Research In Motion is enticing IT managers to prepare for BlackBerry 10 with the offer of a free phone. It's also offering businesses free upgrade licenses to the new BlackBerry Enterprise Server (BES) if they buy BlackBerry 10 phones.
The offers are fine ideas, but they ignore the BYOD trend and shine a spotlight on RIM's uncomfortable position in the market.
Because its phones are most secure when paired with BES, RIM needs to connect with the IT department which makes the decisions to buy and manage servers. That worked fine when that same department made the decision to buy certain, approved phones for employees to use. But those days are long gone. Workers now buy their own phones and bring them to work. And that phone is seldom a BlackBerry.
RIM has at least acknowledged the shift in the enterprise to a wide variety of phones by adding management capabilities into its server that support other platforms. That's a good move, although BES is probably not the solution IT managers will think of unless they are also managing a serious number of BlackBerry phones. There are also plenty of third-party solutions that offer some functions of BES while capably managing other devices.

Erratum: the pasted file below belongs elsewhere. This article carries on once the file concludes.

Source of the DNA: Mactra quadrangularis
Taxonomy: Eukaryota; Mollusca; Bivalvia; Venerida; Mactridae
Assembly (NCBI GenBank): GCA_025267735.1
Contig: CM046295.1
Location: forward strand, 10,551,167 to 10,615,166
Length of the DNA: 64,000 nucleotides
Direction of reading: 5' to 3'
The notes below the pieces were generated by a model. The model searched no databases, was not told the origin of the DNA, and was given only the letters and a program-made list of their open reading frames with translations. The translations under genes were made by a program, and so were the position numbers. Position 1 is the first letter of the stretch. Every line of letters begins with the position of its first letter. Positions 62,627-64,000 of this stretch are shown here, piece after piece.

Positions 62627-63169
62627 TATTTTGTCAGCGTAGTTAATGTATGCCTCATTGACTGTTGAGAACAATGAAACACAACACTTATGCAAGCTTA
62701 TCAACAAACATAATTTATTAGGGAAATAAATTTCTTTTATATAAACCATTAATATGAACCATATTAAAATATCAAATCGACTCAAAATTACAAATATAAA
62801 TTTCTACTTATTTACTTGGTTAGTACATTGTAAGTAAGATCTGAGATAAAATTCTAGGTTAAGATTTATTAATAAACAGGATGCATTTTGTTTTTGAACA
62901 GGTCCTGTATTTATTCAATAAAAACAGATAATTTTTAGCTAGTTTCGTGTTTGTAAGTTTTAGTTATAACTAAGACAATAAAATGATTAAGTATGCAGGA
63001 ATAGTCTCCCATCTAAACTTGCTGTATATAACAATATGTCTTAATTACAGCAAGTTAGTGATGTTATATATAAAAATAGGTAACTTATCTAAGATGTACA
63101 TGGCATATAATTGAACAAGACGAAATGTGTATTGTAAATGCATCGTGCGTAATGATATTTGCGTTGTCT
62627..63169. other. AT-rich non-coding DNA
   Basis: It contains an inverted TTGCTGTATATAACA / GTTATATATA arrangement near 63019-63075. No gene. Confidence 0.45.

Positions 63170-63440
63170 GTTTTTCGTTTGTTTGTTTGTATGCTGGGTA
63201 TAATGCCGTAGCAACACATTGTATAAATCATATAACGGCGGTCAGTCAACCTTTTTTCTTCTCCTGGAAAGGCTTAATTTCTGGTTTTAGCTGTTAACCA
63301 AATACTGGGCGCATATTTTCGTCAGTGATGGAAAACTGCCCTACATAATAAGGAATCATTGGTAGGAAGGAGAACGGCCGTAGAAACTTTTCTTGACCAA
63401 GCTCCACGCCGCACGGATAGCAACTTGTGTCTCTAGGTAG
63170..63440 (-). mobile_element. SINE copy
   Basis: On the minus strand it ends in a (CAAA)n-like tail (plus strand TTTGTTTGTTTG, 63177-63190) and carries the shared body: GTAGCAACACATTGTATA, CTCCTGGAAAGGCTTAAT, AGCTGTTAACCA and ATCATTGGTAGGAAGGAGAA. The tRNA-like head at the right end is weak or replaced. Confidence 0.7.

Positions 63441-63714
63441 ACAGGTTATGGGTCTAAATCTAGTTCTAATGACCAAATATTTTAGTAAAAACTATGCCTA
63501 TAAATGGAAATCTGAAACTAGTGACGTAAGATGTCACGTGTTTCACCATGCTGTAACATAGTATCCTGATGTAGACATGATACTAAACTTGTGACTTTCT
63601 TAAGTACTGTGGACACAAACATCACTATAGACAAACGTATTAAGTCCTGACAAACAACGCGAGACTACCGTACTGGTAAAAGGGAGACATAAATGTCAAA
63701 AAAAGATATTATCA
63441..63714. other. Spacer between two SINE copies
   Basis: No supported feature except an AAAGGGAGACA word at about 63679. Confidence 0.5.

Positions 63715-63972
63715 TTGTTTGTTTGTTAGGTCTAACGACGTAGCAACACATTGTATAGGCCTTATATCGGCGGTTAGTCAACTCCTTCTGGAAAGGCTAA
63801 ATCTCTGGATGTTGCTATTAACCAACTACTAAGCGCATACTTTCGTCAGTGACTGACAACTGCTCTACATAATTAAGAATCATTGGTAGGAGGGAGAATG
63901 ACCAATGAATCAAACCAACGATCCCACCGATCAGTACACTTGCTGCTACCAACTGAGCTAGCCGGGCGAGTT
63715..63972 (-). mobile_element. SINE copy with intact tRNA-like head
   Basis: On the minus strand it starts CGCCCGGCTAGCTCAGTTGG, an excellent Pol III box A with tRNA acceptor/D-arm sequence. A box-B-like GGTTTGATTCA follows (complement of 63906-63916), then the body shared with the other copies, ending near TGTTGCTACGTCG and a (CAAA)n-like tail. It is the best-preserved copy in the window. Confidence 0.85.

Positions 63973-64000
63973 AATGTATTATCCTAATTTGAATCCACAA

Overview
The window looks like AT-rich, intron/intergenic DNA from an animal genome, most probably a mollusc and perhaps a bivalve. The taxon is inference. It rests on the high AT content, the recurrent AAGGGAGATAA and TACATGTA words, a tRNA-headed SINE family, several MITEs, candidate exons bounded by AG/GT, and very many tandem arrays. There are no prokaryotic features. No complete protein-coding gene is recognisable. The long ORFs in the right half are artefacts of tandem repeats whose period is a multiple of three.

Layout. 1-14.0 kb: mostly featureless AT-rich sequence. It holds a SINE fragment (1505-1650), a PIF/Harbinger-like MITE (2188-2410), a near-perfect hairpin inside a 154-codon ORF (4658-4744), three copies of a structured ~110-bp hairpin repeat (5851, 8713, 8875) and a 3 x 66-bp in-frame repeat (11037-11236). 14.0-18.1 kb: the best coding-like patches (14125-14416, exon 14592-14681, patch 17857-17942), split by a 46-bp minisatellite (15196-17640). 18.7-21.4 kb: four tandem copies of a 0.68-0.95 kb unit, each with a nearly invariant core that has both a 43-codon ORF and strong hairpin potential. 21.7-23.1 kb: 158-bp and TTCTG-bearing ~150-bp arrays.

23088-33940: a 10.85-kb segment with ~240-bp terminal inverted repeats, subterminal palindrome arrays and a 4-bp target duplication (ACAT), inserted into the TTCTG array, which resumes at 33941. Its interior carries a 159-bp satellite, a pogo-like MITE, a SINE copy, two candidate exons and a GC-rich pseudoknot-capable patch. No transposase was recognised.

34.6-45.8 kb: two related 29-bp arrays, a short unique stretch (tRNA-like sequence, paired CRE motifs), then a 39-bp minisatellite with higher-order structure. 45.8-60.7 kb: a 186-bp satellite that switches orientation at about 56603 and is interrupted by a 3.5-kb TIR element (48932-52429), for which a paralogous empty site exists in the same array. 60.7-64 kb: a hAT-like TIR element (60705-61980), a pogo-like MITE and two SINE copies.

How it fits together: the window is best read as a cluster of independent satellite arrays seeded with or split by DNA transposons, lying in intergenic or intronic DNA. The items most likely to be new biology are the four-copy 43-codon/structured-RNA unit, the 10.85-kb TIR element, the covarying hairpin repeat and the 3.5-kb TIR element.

The offer to upgrade customer BES licenses will appeal to the holdouts, like some banks and government agencies, that continue to issue phones for workers. But even the federal government has opened the door to non-BlackBerry devices. For instance, the Department of Defense invited other companies like Apple and Android to go for a contract to supply phones to its workers. And the U.S. Immigration and Customs Enforcement just dumped BlackBerry devices for iPhones.
RIM is better off doing its best to promote BlackBerry 10 as a consumer device that people will want to buy and then bring to work. It surely will do some of that.
But appealing direct to consumers will be tough for RIM too, especially after such a long stretch without a refresh. The market is losing interest. IDC reported that as of the third quarter, BlackBerry had just 4 percent market share.
There are still plenty of BlackBerry fans out there, even among consumers. The question is whether the new phones will win them – and a whole new crop of people – over.